Over the last ten, but especially five, years, the local discourse around Seattle’s social atmosphere has overwhelmingly come down to two words: Tech Bros. Like most utility slang, it’s gone from a fairly specific critique of some parts of tech culture to a catch all for folks, generally transplants, who work in tech.

With this evolution, there’s also come to be a sense that where once Seattle was Good— a little precious, maybe, but Good— it’s now Bad. Because there are all these tech bro assholes moving here and ruining everything. The complaint has become ubiquitous enough to take place of weather, or even housing prices (though when housing comes up, there’s an easy solution): Ship all the tech bros out. Somehow.

It wasn’t always like this

The term tech bro wasn’t always everywhere, nor as accepted. While some of this is due to the thousands of people moving to town every day, there’s also a sense in which this language has been accepted as common sense, self-evident.

Now don’t get me wrong—I’m not here to defend the tech bros who match the following definition: A tech bro is someone new to the town, loudly oblivious to its culture and customs, operating with a maddening combination of privilege and lack of social graces, often with hefty doses of misogyny, racism, classism, etc.

This is not a person I enjoy, and I wish they’d just stop.

But man, I grew up here, and while this specific breed of asshole may be a unique cocktail cooked up by Bezos and served up at any number of IPA-flinging new sports bars in town, it’s not like there were no assholes here before. This town was full of assholes, of different stripes. There’s no way to prove this, but one could almost argue that per-capita, the number of assholes has only held steady— maybe even gone down!

This is conjecture, of course, but for example: we had rich, conservative assholes who frequently lamented what a “hippie town” Seattle is (they’re all still here, btw.) We had belligerent, talk-over-you bros at the bar (this is a basic human personality type you will find anywhere.) We had vicious high school bullies who every summer asked for you to help fund their church group’s trip to Nicaragua (definitely still here— how do you think Mars Hill grew so fast— and where do you think those people went?)

We had people whose bands had never played a show but were better than everyone— as people— because they wore the right shoes (most of these people are DJs or work at magazines now, but, STILL HERE.) We had 4chan/reddit/whateverfreshhelltheinternethasproduced assholes who have been shitposting so long they don’t know what they believe any more (still here, and keep coming.) To post a comprehensive list would take me too long. So I won’t.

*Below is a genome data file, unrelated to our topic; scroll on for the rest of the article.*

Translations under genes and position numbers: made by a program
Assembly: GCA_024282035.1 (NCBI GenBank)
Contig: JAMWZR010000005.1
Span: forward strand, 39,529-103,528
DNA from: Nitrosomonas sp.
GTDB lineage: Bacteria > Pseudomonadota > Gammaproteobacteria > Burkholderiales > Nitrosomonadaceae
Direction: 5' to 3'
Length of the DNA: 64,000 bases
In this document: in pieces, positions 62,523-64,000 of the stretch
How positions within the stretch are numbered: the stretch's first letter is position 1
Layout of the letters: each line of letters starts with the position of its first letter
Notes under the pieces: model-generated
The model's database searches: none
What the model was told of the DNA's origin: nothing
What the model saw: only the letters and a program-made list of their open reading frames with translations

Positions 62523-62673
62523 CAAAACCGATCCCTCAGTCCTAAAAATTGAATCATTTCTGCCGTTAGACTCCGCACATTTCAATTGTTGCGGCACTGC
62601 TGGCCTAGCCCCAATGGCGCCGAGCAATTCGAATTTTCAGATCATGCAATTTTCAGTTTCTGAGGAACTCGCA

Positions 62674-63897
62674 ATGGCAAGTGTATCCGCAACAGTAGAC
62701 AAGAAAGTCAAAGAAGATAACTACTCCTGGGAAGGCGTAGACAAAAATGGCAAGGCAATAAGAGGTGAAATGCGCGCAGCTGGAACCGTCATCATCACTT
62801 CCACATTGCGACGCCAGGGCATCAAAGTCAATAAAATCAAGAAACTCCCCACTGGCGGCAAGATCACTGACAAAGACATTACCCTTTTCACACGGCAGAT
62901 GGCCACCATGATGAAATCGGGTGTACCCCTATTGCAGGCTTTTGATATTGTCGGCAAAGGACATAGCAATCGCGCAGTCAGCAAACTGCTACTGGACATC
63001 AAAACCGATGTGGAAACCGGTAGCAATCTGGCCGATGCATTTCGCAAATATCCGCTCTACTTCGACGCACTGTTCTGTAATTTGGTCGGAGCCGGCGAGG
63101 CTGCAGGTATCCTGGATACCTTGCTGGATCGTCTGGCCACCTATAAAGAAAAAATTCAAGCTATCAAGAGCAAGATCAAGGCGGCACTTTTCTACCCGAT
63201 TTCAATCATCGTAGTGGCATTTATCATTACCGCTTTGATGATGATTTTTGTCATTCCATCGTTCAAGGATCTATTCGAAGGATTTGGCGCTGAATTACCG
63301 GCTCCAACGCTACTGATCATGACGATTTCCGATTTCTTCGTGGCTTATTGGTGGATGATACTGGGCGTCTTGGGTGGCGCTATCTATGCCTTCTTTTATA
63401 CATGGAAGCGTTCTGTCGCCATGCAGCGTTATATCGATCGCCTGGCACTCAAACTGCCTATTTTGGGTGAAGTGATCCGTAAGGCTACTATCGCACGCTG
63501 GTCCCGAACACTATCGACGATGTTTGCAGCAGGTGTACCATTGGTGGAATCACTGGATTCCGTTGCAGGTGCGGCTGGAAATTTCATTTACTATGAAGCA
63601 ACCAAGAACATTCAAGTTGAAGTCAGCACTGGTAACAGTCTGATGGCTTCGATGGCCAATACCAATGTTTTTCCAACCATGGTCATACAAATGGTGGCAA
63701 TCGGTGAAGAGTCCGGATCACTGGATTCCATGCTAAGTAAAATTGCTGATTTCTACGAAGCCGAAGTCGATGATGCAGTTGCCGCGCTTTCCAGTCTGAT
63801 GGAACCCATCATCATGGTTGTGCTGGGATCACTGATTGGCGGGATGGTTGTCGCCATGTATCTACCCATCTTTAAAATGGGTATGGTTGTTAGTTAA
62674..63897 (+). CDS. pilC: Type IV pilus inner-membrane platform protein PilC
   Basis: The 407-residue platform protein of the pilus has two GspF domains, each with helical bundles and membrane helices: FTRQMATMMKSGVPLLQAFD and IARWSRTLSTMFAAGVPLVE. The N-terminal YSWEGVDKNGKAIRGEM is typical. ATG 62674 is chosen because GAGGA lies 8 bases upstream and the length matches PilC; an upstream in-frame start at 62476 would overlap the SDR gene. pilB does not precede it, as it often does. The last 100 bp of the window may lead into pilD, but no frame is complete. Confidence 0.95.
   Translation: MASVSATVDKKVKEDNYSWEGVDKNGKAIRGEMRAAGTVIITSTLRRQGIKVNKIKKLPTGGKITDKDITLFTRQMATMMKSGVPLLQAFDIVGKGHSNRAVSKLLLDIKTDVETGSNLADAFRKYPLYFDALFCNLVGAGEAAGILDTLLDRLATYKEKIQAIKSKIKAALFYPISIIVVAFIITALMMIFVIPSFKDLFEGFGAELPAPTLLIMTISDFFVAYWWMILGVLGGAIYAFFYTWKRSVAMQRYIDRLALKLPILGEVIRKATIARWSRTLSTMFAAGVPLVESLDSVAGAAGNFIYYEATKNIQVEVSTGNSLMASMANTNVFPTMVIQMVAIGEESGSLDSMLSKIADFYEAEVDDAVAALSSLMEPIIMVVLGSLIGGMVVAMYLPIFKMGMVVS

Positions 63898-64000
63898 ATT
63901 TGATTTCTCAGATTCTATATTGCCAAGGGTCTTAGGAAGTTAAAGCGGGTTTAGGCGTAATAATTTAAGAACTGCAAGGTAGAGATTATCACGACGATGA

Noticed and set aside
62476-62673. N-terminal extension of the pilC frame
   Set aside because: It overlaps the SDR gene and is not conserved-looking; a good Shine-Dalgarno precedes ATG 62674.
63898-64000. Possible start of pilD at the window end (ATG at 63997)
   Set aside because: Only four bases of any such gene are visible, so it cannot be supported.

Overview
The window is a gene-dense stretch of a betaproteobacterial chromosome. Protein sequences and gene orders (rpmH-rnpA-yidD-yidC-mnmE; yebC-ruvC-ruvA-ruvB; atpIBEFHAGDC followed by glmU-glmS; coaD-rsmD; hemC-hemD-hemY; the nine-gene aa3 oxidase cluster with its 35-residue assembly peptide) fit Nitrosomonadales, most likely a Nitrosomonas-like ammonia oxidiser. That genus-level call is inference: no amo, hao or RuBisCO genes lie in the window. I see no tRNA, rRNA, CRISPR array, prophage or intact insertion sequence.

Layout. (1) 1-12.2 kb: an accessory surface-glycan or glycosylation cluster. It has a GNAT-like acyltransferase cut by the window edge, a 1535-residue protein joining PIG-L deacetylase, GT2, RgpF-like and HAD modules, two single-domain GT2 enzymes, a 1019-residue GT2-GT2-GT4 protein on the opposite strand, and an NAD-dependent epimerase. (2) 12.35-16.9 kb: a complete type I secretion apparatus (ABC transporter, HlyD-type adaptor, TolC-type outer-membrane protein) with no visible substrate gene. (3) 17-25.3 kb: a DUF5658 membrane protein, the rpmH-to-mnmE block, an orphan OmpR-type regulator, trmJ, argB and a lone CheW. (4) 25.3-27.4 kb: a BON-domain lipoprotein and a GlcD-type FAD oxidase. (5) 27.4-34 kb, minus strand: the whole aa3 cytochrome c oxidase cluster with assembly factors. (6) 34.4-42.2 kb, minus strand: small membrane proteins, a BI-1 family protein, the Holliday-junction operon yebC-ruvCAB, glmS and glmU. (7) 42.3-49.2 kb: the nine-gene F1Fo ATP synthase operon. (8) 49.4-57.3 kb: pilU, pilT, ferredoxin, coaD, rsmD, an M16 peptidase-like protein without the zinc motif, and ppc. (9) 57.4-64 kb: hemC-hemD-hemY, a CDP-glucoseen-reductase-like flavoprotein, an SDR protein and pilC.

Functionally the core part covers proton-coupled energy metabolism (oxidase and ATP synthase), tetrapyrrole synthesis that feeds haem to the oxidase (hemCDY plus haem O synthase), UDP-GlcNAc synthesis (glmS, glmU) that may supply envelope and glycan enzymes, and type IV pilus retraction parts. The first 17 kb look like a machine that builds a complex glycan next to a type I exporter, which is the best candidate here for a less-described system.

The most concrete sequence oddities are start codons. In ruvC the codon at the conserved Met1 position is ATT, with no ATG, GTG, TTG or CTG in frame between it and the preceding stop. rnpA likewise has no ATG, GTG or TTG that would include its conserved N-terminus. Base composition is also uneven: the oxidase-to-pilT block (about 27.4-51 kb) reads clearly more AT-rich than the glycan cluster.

But the assholes matter less…

…than the fact that this type of conversation about “who is ruining” the city fails to address systemic and policy problems that run a lot thornier than whether a person is a transplant or a local, and even whether they’re an asshole or not. Because of the policy issues caused by Seattle’s boom, the city’s relationship to Amazon cannot be resolved on a basis of whether or not one likes or dislikes specific individuals and groups.

These sorts of reasonings and arguments creep into policy discussions frequently. Which makes sense. They’re human interest stories. It’s easier to get someones rage up talking about the loud group of brogrammers who ruined your commute than to broach a discussion of levies. But what too often happens is the parsing of people into “good” or “bad.”

You see this in economic issues all the time —”We need affordable housing so that we can keep the artists here who make our city interesting and fun!” vs. “Don’t put affordable housing here! It will attract dirty criminals and drug users!” “Everyone who comes to work for Amazon is a corporate drone brogrammer libertarian!” vs. “All the new people are creating a rich tapestry of humanity that keeps the city positively buzzing with life and energy! Plus they’re rich and might buy my paintings.”

Because even before we had multiple tech companies luring folks from all corners of the world to our fair city, we had years of redlining, often supported and enforced by aforementioned grumbly conservative types. We’ve had years of anti growth (excuse me, “smart growth”) zoning policies, frequently pushed forward by the home-owning churchgoers sending their bully children to Nicaragua. We’ve had all sorts of corruption. The list goes on.

Amazon hasn’t created those problems, nor would they be automatically resolved in its absence. But the city’s accelerated boom has simply shone a light on the need to have addressed these problems twenty five years ago, and now policy makers are faced with mountains of problems that are frequently still boiled down to aesthetics.

So we’re a city of assholes. But maybe our policies don’t need to reflect that.